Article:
Donald Trump faced further Republican resistance to his attempt to overturn the results of the election on Monday as a Michigan board certified the state’s ballots and another GOP senator rejected his claims of widespread voter fraud.
Mr Trump’s options to challenge Joe Biden’s victories have been rapidly dwindling as states have moved to certify their results and courts have rejected his lawsuits, dealing blows to his strategy of using litigation and pressure on election officials to stay in office.
In Michigan, where a four-person bipartisan board certifies the election results, Mr Trump’s allies had hoped a deadlock would allow the Republican-controlled state legislature to step in and overturn Mr Biden’s win.
The Republican vice-chairman of the board of canvassers on Monday dashed those hopes, voting with two Democrats to affirm the more than 150,000 vote margin by which Mr Biden had won the state. The board voted 3-0, with the second Republican member abstaining.
“The board must respect the authority entrusted to it and follow the law as written . . . As John Adams once said, we are a government of laws, not men, and this board needs to adhere that principle here today,” said Aaron Van Langevelde, the vice-chairman, explaining that Michigan law gave him no discretion to vote otherwise.
His comments came as Shelley Moore Capito, the Republican senator from West Virginia, called on Mr Trump to begin the transition process and said there was “no indication” of any fraud that would overturn the results of the election.
“At some point, the 2020 election must end,” she said in a statement. The senator stopped short of stating that the moment for it to end was now, but said: “If states certify the results as they currently stand, vice-president Joe Biden will be our next president and Senator Kamala Harris will be our next vice-president.”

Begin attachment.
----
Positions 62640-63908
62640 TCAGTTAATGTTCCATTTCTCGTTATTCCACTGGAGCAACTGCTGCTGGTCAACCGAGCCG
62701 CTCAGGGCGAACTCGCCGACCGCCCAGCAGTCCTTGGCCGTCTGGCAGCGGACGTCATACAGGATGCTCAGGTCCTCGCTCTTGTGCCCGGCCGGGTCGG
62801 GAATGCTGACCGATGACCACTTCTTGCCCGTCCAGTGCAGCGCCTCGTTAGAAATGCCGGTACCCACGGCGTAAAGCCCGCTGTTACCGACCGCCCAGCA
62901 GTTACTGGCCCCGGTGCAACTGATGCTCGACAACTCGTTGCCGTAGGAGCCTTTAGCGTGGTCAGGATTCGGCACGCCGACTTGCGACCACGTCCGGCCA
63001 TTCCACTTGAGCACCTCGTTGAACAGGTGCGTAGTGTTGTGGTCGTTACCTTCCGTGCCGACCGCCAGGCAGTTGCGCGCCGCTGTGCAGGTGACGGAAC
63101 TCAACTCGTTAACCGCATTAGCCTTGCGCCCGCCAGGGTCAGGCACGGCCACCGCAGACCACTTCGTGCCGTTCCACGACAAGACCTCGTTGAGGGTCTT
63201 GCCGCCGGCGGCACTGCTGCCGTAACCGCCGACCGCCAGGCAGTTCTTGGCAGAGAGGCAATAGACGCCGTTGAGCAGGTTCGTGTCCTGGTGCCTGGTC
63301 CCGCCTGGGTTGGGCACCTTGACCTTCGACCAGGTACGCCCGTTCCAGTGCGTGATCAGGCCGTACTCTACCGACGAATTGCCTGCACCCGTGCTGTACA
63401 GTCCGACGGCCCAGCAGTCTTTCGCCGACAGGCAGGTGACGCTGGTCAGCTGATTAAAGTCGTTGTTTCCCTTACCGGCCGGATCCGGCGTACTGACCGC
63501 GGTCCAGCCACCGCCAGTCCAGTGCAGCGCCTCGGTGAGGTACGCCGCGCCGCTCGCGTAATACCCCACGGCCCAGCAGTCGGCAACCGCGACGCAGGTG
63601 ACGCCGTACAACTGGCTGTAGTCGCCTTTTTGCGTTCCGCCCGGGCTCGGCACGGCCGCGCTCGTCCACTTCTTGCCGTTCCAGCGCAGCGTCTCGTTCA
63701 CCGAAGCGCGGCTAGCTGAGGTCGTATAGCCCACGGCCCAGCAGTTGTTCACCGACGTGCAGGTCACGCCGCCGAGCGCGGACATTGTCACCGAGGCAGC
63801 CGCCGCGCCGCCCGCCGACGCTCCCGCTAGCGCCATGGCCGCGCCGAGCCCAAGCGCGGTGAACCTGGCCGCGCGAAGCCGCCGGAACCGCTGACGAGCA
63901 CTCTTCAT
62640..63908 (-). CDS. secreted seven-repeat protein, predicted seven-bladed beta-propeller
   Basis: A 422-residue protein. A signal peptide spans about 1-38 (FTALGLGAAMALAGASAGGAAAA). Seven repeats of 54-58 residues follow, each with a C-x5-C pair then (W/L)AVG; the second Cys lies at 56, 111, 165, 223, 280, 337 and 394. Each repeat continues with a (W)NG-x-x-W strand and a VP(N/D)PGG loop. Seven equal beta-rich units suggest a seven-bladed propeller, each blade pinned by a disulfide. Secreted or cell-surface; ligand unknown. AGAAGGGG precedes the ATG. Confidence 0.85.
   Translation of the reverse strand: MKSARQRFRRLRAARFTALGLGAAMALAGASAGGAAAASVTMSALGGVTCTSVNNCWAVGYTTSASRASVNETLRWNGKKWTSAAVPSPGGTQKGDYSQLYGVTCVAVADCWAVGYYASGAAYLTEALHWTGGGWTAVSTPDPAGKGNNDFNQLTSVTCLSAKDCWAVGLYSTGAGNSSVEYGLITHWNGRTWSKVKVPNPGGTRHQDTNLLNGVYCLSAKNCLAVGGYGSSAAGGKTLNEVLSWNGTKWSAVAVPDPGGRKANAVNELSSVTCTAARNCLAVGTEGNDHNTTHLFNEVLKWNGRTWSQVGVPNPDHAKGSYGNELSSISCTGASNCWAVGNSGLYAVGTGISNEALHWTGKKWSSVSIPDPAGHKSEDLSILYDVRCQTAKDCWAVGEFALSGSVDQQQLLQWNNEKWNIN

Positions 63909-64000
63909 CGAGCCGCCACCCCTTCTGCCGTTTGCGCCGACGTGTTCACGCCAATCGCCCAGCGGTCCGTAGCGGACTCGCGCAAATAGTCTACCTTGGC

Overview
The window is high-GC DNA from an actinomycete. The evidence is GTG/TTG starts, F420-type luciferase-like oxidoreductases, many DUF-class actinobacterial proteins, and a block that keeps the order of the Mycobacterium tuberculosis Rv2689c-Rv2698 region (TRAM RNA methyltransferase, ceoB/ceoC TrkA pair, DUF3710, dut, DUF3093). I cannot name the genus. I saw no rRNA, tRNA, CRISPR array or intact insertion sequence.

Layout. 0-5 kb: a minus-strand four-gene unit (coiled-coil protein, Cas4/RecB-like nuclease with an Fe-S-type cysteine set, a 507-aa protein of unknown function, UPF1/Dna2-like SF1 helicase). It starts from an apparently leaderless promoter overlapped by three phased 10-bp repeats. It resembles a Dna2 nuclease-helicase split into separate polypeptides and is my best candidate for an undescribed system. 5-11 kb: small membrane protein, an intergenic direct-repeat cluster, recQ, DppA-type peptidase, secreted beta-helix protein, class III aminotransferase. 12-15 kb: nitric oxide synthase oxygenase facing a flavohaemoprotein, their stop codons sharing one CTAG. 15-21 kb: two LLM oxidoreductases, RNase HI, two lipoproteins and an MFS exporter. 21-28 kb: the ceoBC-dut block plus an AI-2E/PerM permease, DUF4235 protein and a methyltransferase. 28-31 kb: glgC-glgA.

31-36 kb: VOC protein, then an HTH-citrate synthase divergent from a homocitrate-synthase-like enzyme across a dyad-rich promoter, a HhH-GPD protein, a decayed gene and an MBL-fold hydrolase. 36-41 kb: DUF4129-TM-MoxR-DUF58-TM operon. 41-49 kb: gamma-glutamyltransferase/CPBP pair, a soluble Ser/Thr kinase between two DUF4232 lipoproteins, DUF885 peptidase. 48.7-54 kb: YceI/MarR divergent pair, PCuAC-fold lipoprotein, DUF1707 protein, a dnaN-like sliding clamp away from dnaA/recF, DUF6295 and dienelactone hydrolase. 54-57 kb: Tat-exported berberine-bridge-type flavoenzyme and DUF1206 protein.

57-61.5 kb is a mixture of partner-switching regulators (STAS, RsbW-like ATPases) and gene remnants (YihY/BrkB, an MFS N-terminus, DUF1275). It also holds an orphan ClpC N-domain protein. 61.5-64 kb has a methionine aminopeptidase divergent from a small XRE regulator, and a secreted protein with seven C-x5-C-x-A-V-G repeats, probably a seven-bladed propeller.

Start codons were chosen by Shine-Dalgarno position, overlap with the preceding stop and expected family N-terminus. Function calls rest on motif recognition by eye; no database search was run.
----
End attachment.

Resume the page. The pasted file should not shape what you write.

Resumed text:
Elsewhere, in Pennsylvania, the state Supreme Court handed Mr Trump another defeat, rejecting his challenge to 8,329 ballots in Philadelphia while also dismissing a related challenge to ballots in Allegheny County brought by a Pennsylvania Republican.
“[F]ailures to include a handwritten name, address or date in the voter declaration on the back of the outer envelope, while constituting technical violations of the Election Code, do not warrant the wholesale disenfranchisement of thousands of Pennsylvania voters,” the court ruled.
Counties in Pennsylvania have a Monday deadline to certify their results to state officials, though a small number appeared set to miss that deadline. Mr Trump on Saturday lost a case that sought to block the certification process, but the Trump campaign has appealed.
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The setbacks for Mr Trump come as US business leaders turn up the pressure on the president to begin the transition to Mr Biden’s administration, warning that further delays threaten America’s attempts to control the public health and economic crises caused by Covid-19.
Larry Fink, chairman and chief executive of BlackRock, and David Solomon, chairman and chief executive of Goldman Sachs, joined more than 160 executives in voicing their concerns on Monday in a letter organised by the non-profit Partnership for New York City.